We always kept our eyes and guidebooks open for interesting places to grab a bite to eat.  Pizza Bob's was a winner, and right across the parking lot was a soap and candle shop where we scored some stocking stuffers.
 This was Turtle Beach, named for a good reason!
 The place was thick with sea turtles, but they proved hard to photograph.  Here you can see one being tumbled by an incoming wave.
All too soon, our 10 days was up, and we were sitting at the Honolulu Airport, waiting for the Alaska Air counter to open so we could check our bags and head back to Alaska to spend Christmas with Goldfish's family before returning to Unalaska.  I'll post that portion of vacation tomorrow night - cheers, I'm off to bed, I think I'm coming down with a cold . . .

Thursday, December 23, 2010

Polynesian Cultural Center

 Also in the town we stayed was the Polynesian Cultural Center.  After a lot of research, we decided on going to to a luau here - while the food was not the rated the best, the after dinner show was without exception pretty highly regarded.
 And true to form, we found the food so-so (and in fairness, Goldfish really isn't going to like traditional luau food no matter where we went - the pig is tasty but there is also an emphasis on raw fish that she does not enjoy.
 We did not want to commit to the time required to tour all the attractions, so we just dabbled here and there.  They do have some nice gift shops where we found an item for the house to remember our vacation.
 If you go, book early and spend the little extra for the Ambassador package - you get seated right on the stage at both the meal, and the after dinner show.
 This was a simple show while we were eating.

 Bringing out the pig; this was not the pig we actually ate as there were over  thousand of us.  The luau here is not a small intimate affair, if you are looking for that there are other venues and islands where the crowds are smaller.
 The show afterwards was excellent!  No flash photography allowed so you had to make the best with what you had.  There is a powerful story line presented which I won't get into here; we enjoyed every minute.

 A boy growing into manhood, love, war, tragedy, and the power of family to bind it all together . . .

 This was one of my favorite parts of the show; these guys were doing pelvic thrusts through the fire, and it ended up being a comedy piece that had me laughing so hard I forgot to take pictures.  The whole theater reeked of burning banana leaves by the time they were done, and I'm sure they have no hair left on their legs.

 This guy was fantastic, and it gave me a chance to goof around with different settings on the camera to get the best shots with the available light.

 This is leaving the shutter open for a bit, getting multiple exposures of one guy in the same frame.
 Towards the end, the one guy was joined on stage by 5 others, and they performed in formation.

Great job guys!  The Polynesian Cultural Center is run by the Mormon Church, and I believe most of the performers at students from the BYU campus down the street, working off tuition.  If you want alcohol with your luau and gals in coconut bikinis, this is not the choice for you.  With that said, we gave it two thumbs up.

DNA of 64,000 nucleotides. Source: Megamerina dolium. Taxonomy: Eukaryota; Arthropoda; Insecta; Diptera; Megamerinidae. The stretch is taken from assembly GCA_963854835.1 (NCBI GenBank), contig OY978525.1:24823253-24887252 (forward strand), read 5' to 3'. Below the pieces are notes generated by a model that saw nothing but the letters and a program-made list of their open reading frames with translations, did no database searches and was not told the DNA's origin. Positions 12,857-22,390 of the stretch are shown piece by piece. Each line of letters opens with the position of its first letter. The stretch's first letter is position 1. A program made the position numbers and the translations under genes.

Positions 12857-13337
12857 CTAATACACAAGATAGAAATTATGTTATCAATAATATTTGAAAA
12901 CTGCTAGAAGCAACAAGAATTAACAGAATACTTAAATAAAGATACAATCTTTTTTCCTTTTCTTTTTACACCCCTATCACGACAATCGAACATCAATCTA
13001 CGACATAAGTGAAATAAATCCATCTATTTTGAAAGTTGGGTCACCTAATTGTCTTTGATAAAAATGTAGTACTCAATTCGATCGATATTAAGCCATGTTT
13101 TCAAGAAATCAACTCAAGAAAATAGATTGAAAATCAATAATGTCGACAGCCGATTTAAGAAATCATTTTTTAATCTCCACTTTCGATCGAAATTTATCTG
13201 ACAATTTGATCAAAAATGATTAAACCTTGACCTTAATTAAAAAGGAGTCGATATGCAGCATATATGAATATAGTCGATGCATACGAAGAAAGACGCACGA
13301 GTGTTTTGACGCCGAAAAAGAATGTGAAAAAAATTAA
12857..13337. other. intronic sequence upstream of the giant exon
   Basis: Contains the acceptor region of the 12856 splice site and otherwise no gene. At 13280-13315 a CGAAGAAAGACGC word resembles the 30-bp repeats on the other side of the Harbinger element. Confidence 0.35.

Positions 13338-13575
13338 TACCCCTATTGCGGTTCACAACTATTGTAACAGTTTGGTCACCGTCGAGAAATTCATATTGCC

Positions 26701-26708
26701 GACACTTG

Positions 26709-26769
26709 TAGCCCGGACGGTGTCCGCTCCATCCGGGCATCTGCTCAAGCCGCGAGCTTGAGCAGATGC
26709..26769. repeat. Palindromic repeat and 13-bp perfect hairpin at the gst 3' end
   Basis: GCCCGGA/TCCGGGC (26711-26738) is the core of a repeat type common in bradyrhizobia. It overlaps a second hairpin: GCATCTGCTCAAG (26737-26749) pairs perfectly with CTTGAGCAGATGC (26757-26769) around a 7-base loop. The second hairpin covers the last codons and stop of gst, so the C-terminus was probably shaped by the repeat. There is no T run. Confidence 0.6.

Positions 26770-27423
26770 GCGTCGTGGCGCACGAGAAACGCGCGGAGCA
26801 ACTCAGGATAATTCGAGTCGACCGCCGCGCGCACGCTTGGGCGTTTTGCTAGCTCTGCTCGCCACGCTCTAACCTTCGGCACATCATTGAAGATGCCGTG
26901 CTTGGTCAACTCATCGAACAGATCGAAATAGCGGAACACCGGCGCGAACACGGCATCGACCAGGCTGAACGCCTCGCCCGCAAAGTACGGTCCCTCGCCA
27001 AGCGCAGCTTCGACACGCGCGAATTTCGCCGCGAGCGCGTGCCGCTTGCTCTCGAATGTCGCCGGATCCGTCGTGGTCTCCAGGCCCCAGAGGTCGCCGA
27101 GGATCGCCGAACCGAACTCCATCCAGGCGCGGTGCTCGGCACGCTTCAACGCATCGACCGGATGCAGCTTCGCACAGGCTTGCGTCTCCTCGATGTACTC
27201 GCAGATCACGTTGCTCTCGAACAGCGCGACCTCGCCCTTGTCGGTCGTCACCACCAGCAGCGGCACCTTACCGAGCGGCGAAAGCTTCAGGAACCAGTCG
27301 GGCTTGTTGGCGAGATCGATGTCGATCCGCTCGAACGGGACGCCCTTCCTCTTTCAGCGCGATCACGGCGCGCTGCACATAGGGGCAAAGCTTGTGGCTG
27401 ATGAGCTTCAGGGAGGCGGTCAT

East O'Ahu Drive

 Motorcycle cop on O'Ahu - now there's a job that looked good to me.  First of all, the whole island has a pretty laid back vibe, the speed limits almost everywhere are very low, no road rage, everyone seems to be in no real hurry.  I spent a lot of times on the roads and saw maybe six or eight in 10 days, including these guys.  I was usually back at the rental by six most nights so maybe it gets more lively at night?
 This is the Hukilau Burger from the Hukilau Cafe right in Laie where we stayed, as featured on Man vs. Food.  1/4 pound beef patty sitting under 1/4 pound of teriyaki beef, all under a fried egg and melted cheese.  A little lettuce and tomato and you have burger heaven folks, it was amazing . . . .
 I'm not sure what the name of this beach was without dragging out the guidebook, but I do remember the tide pooling was great, so my sister from Idaho would love it.
 Hard to see, but a land crab is making a stand in this crevice.  I tried to get closer for a better photo and he backed completely into the hole.
 Along with the good tide-pooling, there was some nice surf rolling in on the lava rock.
 This is Halona Blowhole, looking back towards Halona Beach.  This is one of my favorite photos from the trip, I like the rock formations piled on the cliff and I love the water with Halona Beach in the background.  The weather was perfect, we had the top down, and it was just a great day cruising around being tourists.
 Honolulu Fire Rescue apparently doesn't always hang out in their bare feet, they were staged on Halona Beach making a rescue (or doing some very realistic training) on the cliffs above the highway.
 They made several trips, bringing someone down in the litter basket each time.  Riding in that litter would be pretty wild . . . .

 This is the Blowhole in action - not going too high when we were there, it depends on the surf and the tide.  From what I could tell, it was the amount of water entering the right side of the blowhole that dictated the height.
 I'm not sure if this lighthouse is still a navigational aide, but it makes for a great picture.
There was so much to see on the North and East sides of O'ahu, we didn't make it to the middle and leeward areas of the island until the day we left.  Based on what we saw, we stayed in just the right place!